Judy Smith was a fixture in Montana’s feminist community from her arrival in the state in 1973 until her death in 2013. Her four decades of activism in Missoula encapsulated the “second wave” of American feminism.
Like many of her contemporaries, Smith followed the “classic” trajectory from the student protest, civil rights, and anti-Vietnam War movements of the 1960s into the women’s movement of the 1970s. While pursuing a Ph.D. at the University of Texas, Smith joined a reproductive rights group. Because abortion was banned in the United States, she sometimes ferried desperate women over the border to Mexico to procure abortions. Knowing her actions were illegal, Smith consulted a local lawyer, Sarah Weddington. These informal conversations sparked the idea of challenging Texas’s anti-abortion statutes, culminating in the landmark Supreme Court case Roe v. Wade. From this success, Smith learned that “any action that you take . . . can build into something.”
Cecilia LaRance was born in 1915 in a cabin on the South Fork of the Teton River. Her grandparents were among the Métis families who had settled along the Rocky Mountains between Heart Butte and Augusta in the late 1800s. Growing up in the distinct culture formed by the fusion of French, Scottish, Chippewa, and Cree heritages, Cecilia belonged to the last generation of children to experience the self-sufficiency and “old ways” of this Métis community.
The French Canadian LaRance family settled along the Rocky Mountain Front in the 1870s. Cecilia’s grandmother, Marguerite LaRance, was the first person buried at the Métis cemetery nestled in the trees along the South Fork. Cecilia’s father, James LaRance, was born at St. Peter’s Mission west of Fort Benton. When James was left with three small children after his first wife’s death, he married soft-spoken and hardworking Mabel Fellers, whose family had fled to Montana after the failed Northwest Rebellion of 1885.
The couple raised their family on a squatter’s homestead on Willow Creek, furnishing their single-room cabin with a woodstove, a large table, and apple-box benches. James’ rocker sat near Mabel’s sewing machine by the window. The cabin lacked electricity and indoor plumbing, and the LaRances bathed in a galvanized tub behind two chairs draped with a sheet for privacy. Cecilia and her sisters shared a bed, their brothers slept on a foldout sofa, and the baby’s hammock hung over the parents’ bed. When guests visited, they slept in the only space left: under the table. “We didn’t have room enough to keep a moth’s suitcase in that house,” Cecilia remembered. Continue reading A Métis Girlhood→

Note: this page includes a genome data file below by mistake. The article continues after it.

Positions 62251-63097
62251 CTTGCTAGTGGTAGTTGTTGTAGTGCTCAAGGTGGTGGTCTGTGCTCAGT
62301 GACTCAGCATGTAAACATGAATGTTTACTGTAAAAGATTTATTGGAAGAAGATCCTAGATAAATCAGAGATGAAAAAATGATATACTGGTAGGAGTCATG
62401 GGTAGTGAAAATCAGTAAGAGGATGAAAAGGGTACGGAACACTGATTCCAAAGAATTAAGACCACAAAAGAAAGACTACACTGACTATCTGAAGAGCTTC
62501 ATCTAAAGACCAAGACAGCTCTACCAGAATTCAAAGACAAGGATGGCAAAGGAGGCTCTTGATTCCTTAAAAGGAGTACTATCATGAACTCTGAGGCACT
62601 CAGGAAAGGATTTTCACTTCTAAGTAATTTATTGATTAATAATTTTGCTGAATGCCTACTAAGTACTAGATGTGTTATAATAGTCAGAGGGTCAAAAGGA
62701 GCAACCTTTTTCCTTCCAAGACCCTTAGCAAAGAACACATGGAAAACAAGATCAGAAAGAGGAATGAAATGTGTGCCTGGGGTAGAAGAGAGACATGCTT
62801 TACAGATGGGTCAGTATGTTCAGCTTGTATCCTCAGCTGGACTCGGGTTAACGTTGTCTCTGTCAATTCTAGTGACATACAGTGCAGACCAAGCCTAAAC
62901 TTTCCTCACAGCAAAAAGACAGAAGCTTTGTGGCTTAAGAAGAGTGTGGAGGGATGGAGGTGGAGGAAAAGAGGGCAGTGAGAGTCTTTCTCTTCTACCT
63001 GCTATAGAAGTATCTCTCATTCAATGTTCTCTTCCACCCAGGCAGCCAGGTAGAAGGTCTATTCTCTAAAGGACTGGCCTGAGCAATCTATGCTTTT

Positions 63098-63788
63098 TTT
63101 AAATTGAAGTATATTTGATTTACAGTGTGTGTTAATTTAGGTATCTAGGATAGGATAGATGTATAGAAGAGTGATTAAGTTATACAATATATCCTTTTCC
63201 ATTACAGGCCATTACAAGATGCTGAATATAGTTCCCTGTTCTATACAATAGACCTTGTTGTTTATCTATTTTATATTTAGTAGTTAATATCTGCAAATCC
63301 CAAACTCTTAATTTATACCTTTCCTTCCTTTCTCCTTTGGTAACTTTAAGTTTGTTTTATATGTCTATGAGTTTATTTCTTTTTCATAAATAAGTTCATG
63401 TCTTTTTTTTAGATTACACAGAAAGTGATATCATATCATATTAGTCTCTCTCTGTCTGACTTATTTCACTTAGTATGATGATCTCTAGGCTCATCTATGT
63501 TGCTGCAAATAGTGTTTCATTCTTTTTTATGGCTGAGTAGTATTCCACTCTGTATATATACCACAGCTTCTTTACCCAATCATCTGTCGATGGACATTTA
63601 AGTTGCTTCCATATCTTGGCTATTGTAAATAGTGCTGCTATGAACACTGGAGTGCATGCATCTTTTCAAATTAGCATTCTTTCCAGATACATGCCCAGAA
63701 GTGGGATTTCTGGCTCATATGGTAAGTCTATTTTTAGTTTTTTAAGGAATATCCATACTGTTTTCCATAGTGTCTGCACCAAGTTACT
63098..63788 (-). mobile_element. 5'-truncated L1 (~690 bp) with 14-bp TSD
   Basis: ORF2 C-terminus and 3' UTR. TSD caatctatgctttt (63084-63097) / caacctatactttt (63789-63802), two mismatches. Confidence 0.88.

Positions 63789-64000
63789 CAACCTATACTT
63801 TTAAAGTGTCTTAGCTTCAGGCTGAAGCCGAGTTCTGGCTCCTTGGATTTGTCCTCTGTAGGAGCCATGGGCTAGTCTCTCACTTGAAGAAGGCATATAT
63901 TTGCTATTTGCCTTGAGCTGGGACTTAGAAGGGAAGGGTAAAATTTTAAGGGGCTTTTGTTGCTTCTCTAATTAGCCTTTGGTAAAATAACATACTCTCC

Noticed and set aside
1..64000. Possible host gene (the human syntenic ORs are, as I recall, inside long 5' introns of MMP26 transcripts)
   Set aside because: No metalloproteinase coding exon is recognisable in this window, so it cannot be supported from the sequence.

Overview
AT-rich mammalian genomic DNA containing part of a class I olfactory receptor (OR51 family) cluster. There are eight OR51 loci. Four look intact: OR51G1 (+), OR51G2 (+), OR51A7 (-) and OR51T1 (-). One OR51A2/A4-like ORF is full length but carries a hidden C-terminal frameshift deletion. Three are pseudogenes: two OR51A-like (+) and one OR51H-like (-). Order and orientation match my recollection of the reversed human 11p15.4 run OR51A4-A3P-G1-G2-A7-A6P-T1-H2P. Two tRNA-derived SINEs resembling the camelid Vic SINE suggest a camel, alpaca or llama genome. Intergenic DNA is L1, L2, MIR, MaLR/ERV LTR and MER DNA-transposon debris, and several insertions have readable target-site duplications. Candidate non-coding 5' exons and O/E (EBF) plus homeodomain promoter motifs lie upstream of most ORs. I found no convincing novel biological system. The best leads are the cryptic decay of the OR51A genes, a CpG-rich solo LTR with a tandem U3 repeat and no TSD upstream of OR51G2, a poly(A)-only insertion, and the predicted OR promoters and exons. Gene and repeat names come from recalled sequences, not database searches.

Rose Gordon was born 1883 in White Sulphur Springs to a former slave and a black Scottish-born immigrant. Her commitment to service makes her life notable, while the grace and advocacy she showed in navigating the racist currents common to small-town Montana sheds light on the African American experience.
Rose’s father, John, came to Montana Territory by steamboat in 1881 to cook on the mining frontier; her mother, Mary, followed a year later. The family purchased a home in White Sulphur Springs, Meagher County, where John worked as a chef for the town’s primary hotel. At the time the family settled there, Meagher County was home to some forty-six hundred people, including thirty African Americans.
In the 1890s John Gordon was killed in a train accident, leaving Mary Gordon to support five children by cooking, doing laundry, and providing nursing care for area families. Despite the long hours she gave to helping her mother, Rose graduated from high school as valedictorian. Her graduation oration, “The Progress of the Negro Race,” ended with praise for the African American educator Booker T. Washington, and Rose’s life thereafter gave testimony to Washington’s emphasis on self-improvement, self-reliance, education, and non-confrontational relationships with white people.
Gretchen Garber Billings was a journalist and activist who dedicated her career to advancing progressive causes in Montana. Born in Whitefish but raised in the Seattle area, Billings returned to her native state after World War II to work as a journalist and editor for the People’s Voice, an independent, cooperatively owned, left-leaning newspaper based in Helena. At the Voice, Billings spent almost two decades fighting for those she believed were underrepresented in politics and government: “We felt the mandate was to defend the general welfare,” she said, “to be the devil’s advocate, and to speak for people who had no voice: for prisoners, for civil rights, and for people who had no strong organizational structures to defend them.”
The People’s Voice was created at the end of the New Deal as an alternative to the Anaconda Company–controlled dailies that then dominated Montana’s news industry. Among the paper’s “founding fathers” were prominent Montana politicians like James Murray and Lee Metcalf, and its values reflected what historians Michael Malone and Dianne G. Doughtery termed the “farmer-labor brand of progressivism” that thrived in the state in the first half of the twentieth century.